Trevisan, Emanuele (2011) L'uso della genotipizzazione molecolare in ambito vegetale. [Laurea triennale]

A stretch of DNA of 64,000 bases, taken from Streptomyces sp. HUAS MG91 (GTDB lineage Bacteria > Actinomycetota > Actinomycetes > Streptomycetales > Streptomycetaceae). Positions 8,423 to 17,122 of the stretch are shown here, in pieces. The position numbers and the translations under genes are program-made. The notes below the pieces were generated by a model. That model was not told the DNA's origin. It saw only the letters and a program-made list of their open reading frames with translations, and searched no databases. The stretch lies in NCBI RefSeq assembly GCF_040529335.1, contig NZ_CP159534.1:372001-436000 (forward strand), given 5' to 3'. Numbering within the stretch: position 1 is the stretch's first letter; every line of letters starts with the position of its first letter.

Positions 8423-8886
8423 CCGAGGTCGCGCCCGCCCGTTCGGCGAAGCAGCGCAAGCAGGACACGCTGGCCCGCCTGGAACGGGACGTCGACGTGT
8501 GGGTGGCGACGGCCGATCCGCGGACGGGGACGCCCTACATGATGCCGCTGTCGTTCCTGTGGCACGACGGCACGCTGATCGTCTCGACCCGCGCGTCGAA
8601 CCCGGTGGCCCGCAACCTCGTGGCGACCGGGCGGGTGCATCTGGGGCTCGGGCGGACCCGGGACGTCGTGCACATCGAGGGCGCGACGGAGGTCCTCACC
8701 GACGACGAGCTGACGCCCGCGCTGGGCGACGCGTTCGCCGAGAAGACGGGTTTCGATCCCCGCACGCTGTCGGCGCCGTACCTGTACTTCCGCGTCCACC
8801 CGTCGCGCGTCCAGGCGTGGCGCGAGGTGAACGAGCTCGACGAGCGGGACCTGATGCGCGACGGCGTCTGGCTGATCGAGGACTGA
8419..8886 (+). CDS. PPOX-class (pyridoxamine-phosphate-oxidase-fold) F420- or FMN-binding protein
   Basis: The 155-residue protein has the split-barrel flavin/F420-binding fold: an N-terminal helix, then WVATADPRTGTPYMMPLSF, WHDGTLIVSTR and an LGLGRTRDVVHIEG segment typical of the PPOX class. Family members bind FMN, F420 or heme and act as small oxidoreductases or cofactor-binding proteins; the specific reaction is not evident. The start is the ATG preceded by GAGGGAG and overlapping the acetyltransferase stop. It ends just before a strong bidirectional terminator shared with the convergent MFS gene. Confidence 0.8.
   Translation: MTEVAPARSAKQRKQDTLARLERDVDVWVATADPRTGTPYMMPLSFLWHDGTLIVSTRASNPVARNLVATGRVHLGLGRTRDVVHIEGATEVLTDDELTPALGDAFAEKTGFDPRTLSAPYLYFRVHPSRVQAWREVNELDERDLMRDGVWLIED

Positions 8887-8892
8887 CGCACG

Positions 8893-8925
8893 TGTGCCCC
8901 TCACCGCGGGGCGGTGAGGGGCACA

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The Polymerase Chain Reaction (PCR) is a molecular biology technique to amplify a single or few copies of a piece of DNA across several orders of magnitude, generating thousands to millions of copies of a particular DNA sequence. Developed in 1983 by Kary Mullis, PCR is now a routinely and often indispensable technique used in medical and biological research labs for a variety of applications. These include DNA cloning for sequencing, DNA-based phylogeny, or functional analysis of genes; the diagnosis of hereditary diseases; the identification of genetic fingerprints (fingerprinting and genotyping), and the detection and diagnosis of infectious diseases. Its use in so many applications is mainly due to its flexibility, velocity and reproducibility. We developed and used three different PCR-based approaches to genotype, identify and characterize three different typology of maize mutation in spontaneous, insertional and transgenic mutants. In the first case PCR have been used to verify if a mutation in the auxin efflux carries ZmPIN1a could be responsible of the semaphore1 mutant phenotype. This spontaneous mutant present several auxin related defects and maps closely to the ZmPIN1a position. We amplify, cloned and sequenced the candidate gene coding sequence from mutant plants: based on the preliminary results no mutation has been detected in the ZmPIN1a CDS, contradicting our initial hypothesis. More successful have been the two following cases: PCR have been indeed use for the identification of epigenetic mutant obtained by Mu transposition in a segregant population and to verify the presence of transgenic plants carrying the stem corn borer resistance in a maize field. Insertional mutant genotyping has been carried out using primer combinations on the Mu terminal inverted repeats (TIR) and on the flanking gene sequences, while for GMOs detection primers have been designed on the construct cassette. These results are just the first steps into different research projects that want to study auxin transport and epigenetic regulation of maize development, but allowed us to assess the power and the plasticity of the PCR in plant research. Furthermore, the forensic genetics case clearly shows how molecular biology techniques can be useful also in not research-related circumstances.
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